When assault is defined in terms of the victim's apprehension of injury, as many courts do, assault is viewed as a self-contained criminal act rather than as attempted battery, and yet the definition carries with it the idea that the conduct which causes the apprehension may be, and often is, a step toward the ultimate act of inflicting corporal injury. The fact that the preliminary conduct is described with reference to an act which ordinarily follows, or which is intended to follow, does not preclude us from considering the preliminary conduct as a separate crime distinct from criminal battery, and this is true whether we define assault in terms of the purpose and ability to commit a battery or in terms of putting the victim in fear of corporal injury. Defined either way, the conduct of the actor has advanced to such a stage that his propinquity to the victim's person is in itself a harm either because it generates fear in the victim under one definition, or exposes him to imminent danger of physical injury under the other. That distinct harm can be differentiated from the harm which the law sees at the point where the actor has not yet come upon the scene but has gone far enough to move past the mere preparation phase and into the stage of attempt. Cf Hall, Principles of Criminal Law (1947), ch 4. See Note: Is Criminal Assault A Separate Substantive Crime Or Is It An Attempted Battery?, 33 Ky L J 189 (1945). We are of the opinion that criminal assault, even as defined by this court, should be regarded as a distinct crime rather than as an uncompleted battery.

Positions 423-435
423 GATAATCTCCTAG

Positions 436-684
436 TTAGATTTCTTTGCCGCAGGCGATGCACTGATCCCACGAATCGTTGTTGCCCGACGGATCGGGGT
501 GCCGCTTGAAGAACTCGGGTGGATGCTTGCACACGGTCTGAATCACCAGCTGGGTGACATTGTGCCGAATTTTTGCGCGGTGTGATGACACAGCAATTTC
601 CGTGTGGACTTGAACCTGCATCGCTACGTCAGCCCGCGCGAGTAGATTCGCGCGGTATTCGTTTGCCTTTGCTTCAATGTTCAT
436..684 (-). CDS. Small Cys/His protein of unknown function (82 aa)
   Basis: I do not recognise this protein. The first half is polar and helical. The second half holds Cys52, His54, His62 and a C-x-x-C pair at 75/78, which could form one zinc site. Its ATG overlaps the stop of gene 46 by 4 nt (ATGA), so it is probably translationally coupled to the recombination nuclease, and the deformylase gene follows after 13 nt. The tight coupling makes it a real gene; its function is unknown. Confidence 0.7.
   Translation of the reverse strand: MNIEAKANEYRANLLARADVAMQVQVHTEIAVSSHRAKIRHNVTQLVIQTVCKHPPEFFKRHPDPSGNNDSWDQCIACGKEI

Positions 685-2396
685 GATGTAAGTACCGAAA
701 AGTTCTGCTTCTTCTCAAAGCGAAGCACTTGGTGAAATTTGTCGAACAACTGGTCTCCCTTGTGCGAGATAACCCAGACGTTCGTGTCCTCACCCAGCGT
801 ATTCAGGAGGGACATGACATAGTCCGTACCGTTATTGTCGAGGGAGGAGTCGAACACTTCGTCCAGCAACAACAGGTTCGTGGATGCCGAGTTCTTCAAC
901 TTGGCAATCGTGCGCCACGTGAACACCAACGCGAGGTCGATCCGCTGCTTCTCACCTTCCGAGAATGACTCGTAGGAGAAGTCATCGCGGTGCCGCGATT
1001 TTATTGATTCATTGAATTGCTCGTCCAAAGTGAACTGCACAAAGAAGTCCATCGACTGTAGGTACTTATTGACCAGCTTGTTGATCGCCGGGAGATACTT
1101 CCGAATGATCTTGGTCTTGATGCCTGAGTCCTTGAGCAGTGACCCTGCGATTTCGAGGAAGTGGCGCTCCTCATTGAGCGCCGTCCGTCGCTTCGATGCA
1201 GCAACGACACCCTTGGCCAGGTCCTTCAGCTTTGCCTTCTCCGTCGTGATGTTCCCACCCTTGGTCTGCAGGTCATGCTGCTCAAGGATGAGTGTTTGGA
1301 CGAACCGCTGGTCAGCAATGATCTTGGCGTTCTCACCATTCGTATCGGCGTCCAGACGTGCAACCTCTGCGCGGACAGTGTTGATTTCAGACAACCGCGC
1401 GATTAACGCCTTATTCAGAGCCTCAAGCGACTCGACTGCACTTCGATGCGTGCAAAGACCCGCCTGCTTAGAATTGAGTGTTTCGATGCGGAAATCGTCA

If we should regard assault as an attempted battery, is it reasonable to recognize the crime of attempted assault? It has been categorically asserted that there can be no attempt to commit a crime which is itself merely an attempt. 1 Wharton, Criminal Law Procedure (Anderson ed) § 72, p 154; 1 Burdick, Law of Crime § 135, p 176 (1946); State v. Sales, 2 Nev. 268 (1866); Wiseman v. Commonwealth, 143 Va. 631, 130 S.E. 249 (1925), cf., State v. Underwood, 79 Or. 338, 155 P. 194 (1916) (suggesting that a charge that defendant was guilty of an attempt to solicit is an "absurdity.") Upon the basis of this premise it is said that there can be no such offense as an attempted assault. 1 Wharton, op cit supra, § 72 at 154, states that "as an assault is an attempt to commit a battery there can be no attempt to commit an assault." The same idea is found in Clark Marshall, Crimes (6th ed) § 4.07, p 218, where it is said: